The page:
Some church officials acknowledge that there needs to be greater commitment to openness among the Vatican’s leaders. Archbishop Claudio Maria Celli runs the Pontifical Council for Social Communications, which has been on the forefront of the church’s engagement in social media. Celli pointed to his lips: “You see, what I say here,” he said, moving his finger to his temple, “starts here.” But here, he added, as his finger lingered, “has to enter a new culture. And the new culture is sharing.”
But even with the trial over, the Vatican’s focus has remained on the message, rather than on changing the culture. In December, reporters packed into a Vatican briefing theater for a news conference to introduce the world to the Twitter account @pontifex, meaning both “pope” and “bridge builder.”
The pope’s Twitter followers went from single digits to 2,000 in 30 minutes. (@pontifex currently has more than 1.5 million followers.) The panelists made the case for Benedict using Twitter to drop “pearls of wisdom,” and they answered questions about the account’s infallibility (“it’s a papal teaching”) and its durability (it would be used after Benedict’s departure).
After the news conference, Diaz-Ortiz, the Twitter liaison who had flown to Rome for the event, said the “launch plan” for the pope was “similar to the Obama town hall but obviously a much more toned-down version.” The main takeaway of the day, she said, was “the pope joining Twitter should just be an encouragement for all of us to essentially keep tweeting.” In return, the Vatican got a greater presence in the modern world. It also, as the packed briefing room attested, shifted the subject for the media away from scandal.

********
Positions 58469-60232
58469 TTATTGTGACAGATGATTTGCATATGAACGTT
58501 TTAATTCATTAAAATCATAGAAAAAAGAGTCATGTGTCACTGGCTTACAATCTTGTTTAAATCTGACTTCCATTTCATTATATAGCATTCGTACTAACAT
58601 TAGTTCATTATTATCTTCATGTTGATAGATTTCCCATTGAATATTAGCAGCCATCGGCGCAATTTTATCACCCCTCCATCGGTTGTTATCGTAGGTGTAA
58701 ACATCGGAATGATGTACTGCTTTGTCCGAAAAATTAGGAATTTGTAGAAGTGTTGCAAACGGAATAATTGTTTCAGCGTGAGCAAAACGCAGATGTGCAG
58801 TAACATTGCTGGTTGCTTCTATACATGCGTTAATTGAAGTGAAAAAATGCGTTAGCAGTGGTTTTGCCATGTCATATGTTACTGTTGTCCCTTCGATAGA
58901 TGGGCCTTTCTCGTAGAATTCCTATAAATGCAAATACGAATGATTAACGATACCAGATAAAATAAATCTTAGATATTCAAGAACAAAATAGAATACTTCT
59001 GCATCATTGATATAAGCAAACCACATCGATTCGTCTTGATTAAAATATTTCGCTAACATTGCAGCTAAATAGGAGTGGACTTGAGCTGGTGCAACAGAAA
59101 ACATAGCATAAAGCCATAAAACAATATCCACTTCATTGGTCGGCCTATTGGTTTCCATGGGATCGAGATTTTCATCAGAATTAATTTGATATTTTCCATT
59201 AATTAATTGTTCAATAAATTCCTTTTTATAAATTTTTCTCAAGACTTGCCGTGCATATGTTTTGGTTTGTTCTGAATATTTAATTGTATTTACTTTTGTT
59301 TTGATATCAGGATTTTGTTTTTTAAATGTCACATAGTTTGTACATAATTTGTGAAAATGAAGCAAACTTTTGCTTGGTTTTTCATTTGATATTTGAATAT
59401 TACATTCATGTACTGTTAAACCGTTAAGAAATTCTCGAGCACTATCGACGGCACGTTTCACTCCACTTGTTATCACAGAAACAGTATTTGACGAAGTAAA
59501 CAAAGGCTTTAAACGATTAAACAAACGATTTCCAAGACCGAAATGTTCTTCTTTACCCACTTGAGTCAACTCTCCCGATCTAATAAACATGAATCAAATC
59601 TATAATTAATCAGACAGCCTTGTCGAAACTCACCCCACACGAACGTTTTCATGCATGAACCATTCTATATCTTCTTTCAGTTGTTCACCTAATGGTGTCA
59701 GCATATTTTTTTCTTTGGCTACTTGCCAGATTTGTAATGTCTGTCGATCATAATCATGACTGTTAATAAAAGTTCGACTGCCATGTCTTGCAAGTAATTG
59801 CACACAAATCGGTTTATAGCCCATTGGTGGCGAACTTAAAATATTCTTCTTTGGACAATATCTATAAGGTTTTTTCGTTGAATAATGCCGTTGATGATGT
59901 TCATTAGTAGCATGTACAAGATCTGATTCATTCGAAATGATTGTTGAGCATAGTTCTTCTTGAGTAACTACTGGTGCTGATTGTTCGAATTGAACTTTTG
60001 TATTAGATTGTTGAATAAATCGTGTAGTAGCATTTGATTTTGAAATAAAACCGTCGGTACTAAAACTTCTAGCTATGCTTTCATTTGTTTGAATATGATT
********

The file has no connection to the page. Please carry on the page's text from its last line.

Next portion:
On a rainy December day, Benedict clapped along with jugglers, lion tamers and puppeteers in the Vatican’s Clementine Hall as the church opened its arms to the world of itinerant circus performers. While a woman wearing a cat mask twirled four hula hoops in the hall, Monsignor Giuseppe Sciacca was chauffeured across a piazza behind Vatican walls to greet a visitor.
“Good morning, dottore!” Sciacca called from the passenger seat of a small blue Volkswagen. Sciacca, the successor of Viganò, the central player in the leaks scandal, is a sprightly and gregarious Sicilian who walks around Rome doffing his hat to the waiters and storekeepers. He tends to stop walking when he has something to say, with the expectation that his audience will stop to listen.
Sciacca, who will play a principal role in organizing the papal transition, has a reputation for intelligence and honesty, but unlike his reform-minded predecessor, he is considered loyal to Tarcisio Bertone, Benedict’s No. 2. When asked for an interview as he window-shopped for vestments on Via dei Cestari, behind the Pantheon, he said he first needed to see the questions and get permission to talk. He shrugged off the suggestion that an official request should go through the Vatican press office.
He would need permission, he said, from Bertone.
As the Volkswagen rolled to his Vatican apartment, Sciacca claimed that he had overruled Bertone and his lieutenants in agreeing to an interview. “They told me not to talk to you!” he said, jokingly comparing himself to a “shepherd who invites in the wolf.”
The driver pulled up to Palazzo San Carlo, a centuries-old apartment building opposite the Vatican’s private gas station. Above the few steps, renovated with wheelchair access for the aged prelates, a polished gold plate held the names of the building’s residents. On a lower floor were offices belonging to one of the Vatican’s financial institutions. On the top floor lived one of the cardinals Gabriele had named as a sympathizer to his concerns about the Vatican.
Sciacca’s home is a spacious L-shaped apartment warmed by thousands of books broken into sections reflecting his years as a Latinist, high school teacher of literature and philosophy, canonist and judge on the church court. He pointed out a portrait of Benedict overlooking the hallway that he had commissioned.
“Economics, the budget, transparency! This is what I think about,” he said. “It cost a couple hundred of euros. It’s not necessary to spend more. Plus Michelangelo’s not around anymore.”